After winning multiple awards and international recognition, Stefano Boeri's next edition in his flurry of vertical forests will bring him to Utrecht, where the Milan-based architect has designed a 90-metre-tall highrise dubbed the Hawthorne Tower. The result of an international competition, the 26-storey project is the first of Boeri's vertical forest concepts to land in the Netherlands, and would be located near the Utrecht Central Train Station.

A rendering of the Hawthorne Tower, image via Stefano Boeri Architetti

The development's vegetated facade will be composed of 10,000 plants of different species, including 360 trees and 9,640 shrubs and flowers. The foliage will allow the building to absorb more than 5.4 tons of carbon dioxide. And while much of the attention is deservedly focused on the unique exterior, the interior will also boast some distinct facets, including a research centre dedicated to the education of urban forestation around the world. This publicly accessible space will be located on the ground level, connected by elevator to a roof garden on the sixth floor, where the building's interplay between the manufactured and the natural can be appreciated up close.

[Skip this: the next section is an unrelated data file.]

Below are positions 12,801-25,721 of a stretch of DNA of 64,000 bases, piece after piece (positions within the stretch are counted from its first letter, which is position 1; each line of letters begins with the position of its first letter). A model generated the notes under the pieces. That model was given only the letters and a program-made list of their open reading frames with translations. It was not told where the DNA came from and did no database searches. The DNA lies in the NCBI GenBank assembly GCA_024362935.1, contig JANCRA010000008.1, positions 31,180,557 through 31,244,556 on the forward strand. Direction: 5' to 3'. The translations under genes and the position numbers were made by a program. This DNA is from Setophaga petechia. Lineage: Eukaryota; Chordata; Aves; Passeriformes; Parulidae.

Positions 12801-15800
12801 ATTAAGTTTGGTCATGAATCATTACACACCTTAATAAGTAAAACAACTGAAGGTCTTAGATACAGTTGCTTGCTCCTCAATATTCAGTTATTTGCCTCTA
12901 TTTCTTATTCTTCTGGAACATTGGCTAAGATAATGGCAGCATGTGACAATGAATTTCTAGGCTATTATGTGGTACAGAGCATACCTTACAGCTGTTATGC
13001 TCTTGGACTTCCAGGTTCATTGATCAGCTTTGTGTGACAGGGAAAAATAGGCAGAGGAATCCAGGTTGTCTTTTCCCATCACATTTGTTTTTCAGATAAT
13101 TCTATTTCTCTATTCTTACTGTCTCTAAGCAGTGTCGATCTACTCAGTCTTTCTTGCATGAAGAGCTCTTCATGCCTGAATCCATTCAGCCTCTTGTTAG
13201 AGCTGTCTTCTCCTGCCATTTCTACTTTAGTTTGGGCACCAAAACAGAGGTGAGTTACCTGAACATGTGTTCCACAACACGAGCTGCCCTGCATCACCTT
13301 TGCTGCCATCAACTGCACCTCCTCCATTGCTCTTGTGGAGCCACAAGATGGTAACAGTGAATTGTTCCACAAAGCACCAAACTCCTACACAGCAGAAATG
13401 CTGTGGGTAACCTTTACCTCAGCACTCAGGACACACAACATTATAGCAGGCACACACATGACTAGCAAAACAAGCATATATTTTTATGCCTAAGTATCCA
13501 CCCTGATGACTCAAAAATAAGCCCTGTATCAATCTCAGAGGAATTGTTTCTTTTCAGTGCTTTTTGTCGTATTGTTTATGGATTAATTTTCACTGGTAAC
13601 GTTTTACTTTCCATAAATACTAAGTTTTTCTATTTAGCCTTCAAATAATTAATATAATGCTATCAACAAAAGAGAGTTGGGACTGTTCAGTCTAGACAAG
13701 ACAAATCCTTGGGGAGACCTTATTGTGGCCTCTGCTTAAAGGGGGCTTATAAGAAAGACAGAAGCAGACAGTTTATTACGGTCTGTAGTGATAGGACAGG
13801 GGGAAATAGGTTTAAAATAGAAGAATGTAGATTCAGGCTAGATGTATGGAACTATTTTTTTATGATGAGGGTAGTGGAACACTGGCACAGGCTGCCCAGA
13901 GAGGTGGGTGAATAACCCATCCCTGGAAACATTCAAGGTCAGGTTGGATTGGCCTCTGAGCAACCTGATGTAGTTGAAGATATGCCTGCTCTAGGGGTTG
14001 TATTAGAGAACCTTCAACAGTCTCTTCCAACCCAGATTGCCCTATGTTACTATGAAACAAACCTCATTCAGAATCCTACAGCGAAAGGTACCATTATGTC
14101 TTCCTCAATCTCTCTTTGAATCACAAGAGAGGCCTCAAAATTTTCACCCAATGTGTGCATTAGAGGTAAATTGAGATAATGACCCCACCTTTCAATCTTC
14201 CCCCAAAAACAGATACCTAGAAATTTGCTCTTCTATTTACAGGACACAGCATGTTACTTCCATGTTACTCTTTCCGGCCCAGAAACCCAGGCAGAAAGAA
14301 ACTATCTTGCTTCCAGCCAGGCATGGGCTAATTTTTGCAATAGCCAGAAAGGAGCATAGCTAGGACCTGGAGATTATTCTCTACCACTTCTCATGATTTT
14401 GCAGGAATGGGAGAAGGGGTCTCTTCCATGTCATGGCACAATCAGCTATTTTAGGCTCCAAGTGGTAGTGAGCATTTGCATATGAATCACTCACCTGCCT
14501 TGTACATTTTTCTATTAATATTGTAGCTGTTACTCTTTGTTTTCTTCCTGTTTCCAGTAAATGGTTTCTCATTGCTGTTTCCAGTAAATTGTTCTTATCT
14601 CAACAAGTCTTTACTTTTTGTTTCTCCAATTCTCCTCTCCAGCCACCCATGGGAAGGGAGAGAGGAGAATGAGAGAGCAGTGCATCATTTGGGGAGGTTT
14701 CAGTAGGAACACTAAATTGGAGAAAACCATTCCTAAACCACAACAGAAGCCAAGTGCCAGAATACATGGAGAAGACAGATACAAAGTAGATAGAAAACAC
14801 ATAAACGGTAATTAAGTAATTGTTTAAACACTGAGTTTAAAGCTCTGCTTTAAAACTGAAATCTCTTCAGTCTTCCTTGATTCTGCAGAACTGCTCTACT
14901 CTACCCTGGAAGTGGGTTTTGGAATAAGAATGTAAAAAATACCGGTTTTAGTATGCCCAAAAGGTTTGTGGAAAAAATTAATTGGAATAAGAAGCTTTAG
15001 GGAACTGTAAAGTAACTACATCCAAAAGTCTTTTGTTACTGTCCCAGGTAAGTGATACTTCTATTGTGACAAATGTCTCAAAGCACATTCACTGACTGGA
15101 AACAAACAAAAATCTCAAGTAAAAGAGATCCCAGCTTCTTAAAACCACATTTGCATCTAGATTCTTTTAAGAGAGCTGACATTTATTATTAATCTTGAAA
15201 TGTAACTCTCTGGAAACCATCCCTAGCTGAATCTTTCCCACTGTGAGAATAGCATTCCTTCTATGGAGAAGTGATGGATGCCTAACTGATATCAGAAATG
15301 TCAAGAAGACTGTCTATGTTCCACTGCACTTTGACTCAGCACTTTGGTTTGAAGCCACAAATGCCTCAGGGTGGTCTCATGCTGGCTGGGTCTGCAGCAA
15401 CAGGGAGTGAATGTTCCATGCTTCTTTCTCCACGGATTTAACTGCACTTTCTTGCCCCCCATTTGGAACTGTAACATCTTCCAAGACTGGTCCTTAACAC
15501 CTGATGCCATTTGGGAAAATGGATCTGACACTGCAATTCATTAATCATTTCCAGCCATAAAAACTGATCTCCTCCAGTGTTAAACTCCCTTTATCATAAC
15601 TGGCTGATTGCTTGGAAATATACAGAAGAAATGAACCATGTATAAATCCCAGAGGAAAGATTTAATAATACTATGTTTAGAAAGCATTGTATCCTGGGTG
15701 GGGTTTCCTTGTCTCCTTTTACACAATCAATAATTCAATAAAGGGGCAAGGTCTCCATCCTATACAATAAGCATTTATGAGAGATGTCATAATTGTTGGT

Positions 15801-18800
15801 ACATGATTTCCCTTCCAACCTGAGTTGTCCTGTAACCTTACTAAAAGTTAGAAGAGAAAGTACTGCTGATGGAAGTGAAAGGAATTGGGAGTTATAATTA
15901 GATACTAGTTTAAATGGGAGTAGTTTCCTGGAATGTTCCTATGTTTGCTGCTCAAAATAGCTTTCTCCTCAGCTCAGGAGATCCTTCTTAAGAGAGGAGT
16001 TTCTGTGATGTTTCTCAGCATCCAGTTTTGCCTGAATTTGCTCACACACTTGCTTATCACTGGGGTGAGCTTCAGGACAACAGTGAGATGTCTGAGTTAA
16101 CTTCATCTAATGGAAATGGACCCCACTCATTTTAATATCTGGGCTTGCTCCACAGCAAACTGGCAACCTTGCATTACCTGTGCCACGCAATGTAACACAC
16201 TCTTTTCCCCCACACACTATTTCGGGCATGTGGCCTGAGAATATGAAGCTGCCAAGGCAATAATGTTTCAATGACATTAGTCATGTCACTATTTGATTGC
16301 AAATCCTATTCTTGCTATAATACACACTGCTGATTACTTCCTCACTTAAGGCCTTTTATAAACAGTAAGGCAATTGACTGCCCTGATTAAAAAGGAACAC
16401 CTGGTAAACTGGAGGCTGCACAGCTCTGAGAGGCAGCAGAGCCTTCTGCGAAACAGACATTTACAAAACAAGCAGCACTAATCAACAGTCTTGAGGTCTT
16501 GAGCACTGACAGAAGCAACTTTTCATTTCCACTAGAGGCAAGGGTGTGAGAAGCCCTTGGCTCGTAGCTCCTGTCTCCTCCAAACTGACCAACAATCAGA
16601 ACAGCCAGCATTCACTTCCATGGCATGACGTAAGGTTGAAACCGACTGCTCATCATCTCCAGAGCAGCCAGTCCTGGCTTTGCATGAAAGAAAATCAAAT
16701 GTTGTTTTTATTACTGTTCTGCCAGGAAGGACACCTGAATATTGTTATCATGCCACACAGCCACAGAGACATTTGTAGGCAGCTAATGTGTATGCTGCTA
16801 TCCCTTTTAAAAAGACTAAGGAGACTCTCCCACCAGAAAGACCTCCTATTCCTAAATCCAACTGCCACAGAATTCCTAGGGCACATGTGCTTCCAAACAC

The building's vegetated surface makes it stand out from its neighbours, image via Stefano Boeri Architetti

The building's massing is diminished through the implementation of setbacks that optimize the penetration of natural light. The primarily residential building will be punctured in the middle by an entire floor dedicated to a restaurant.

The building's setbacks serve as platforms for further greenery, image via Stefano Boeri Architetti

An ingenious way of providing greenery within compact cities, often beset by an acute paucity of open space, the development follows in the footsteps of Boeri's previous work, most notably the Bosco Verticale complex in Milan. Construction on the Utrecht tower is expected to begin in 2019 and complete in 2022.

Trees and shrubbery bursts out of the podium, image via Stefano Boeri Architetti

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